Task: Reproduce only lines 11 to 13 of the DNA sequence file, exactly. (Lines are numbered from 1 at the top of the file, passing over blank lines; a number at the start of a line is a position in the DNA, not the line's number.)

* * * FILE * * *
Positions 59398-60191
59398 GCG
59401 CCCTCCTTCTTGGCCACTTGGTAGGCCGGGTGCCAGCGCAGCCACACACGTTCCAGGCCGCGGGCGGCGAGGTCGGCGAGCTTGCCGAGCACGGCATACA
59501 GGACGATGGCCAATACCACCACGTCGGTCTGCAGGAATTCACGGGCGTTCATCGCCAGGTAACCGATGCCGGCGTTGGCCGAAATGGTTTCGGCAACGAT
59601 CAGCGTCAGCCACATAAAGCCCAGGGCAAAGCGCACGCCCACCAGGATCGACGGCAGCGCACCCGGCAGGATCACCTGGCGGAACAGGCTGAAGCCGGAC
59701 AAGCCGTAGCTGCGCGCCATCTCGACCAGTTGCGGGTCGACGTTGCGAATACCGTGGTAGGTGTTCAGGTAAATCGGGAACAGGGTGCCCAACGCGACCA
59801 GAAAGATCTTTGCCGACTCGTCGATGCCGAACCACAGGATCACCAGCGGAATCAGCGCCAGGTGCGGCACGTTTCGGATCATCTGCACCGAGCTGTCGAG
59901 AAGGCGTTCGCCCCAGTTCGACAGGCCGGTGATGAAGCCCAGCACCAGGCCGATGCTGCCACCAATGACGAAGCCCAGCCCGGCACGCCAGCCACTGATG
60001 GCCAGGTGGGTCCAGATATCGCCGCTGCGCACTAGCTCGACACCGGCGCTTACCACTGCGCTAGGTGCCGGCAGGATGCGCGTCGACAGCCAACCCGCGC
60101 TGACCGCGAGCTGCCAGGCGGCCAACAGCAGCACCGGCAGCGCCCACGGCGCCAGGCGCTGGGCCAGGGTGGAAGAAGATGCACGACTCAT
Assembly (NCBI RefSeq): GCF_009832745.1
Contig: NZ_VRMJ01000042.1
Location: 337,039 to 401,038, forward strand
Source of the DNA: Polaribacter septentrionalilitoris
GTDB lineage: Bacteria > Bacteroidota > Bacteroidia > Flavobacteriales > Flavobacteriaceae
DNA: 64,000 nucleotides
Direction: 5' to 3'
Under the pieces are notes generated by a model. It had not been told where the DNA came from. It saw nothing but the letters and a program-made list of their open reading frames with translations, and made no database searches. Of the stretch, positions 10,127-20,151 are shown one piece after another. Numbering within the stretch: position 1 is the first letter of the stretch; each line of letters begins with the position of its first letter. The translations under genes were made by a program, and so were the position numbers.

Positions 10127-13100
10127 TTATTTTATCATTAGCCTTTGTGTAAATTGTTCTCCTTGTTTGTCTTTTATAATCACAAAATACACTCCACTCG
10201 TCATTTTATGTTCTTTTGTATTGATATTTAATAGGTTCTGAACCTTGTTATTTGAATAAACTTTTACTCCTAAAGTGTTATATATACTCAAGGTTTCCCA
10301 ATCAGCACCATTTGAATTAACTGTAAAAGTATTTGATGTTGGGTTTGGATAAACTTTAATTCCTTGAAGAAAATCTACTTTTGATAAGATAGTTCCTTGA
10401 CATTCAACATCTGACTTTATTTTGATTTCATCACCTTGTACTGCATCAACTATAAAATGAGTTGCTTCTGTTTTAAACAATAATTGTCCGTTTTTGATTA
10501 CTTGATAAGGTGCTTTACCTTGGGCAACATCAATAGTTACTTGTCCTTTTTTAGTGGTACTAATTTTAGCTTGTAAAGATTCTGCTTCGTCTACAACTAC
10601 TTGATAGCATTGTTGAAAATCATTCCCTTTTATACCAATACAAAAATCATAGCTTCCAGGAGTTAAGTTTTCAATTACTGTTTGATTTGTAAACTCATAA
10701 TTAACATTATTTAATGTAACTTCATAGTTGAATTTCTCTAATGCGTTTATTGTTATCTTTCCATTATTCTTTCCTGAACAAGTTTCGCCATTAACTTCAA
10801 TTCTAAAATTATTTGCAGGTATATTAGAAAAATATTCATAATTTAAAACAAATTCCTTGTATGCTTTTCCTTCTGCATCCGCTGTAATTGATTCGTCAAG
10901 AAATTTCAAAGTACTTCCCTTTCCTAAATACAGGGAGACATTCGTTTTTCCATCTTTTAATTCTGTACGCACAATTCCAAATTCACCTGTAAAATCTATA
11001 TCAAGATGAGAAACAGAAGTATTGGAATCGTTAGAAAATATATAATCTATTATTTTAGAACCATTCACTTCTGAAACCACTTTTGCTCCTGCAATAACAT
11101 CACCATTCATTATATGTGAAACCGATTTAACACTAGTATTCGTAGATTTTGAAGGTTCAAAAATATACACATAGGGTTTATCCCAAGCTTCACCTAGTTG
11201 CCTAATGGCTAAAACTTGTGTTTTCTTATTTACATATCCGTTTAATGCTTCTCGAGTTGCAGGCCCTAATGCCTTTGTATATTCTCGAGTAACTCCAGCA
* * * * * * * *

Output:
Assembly (NCBI RefSeq): GCF_009832745.1
Contig: NZ_VRMJ01000042.1
Location: 337,039 to 401,038, forward strand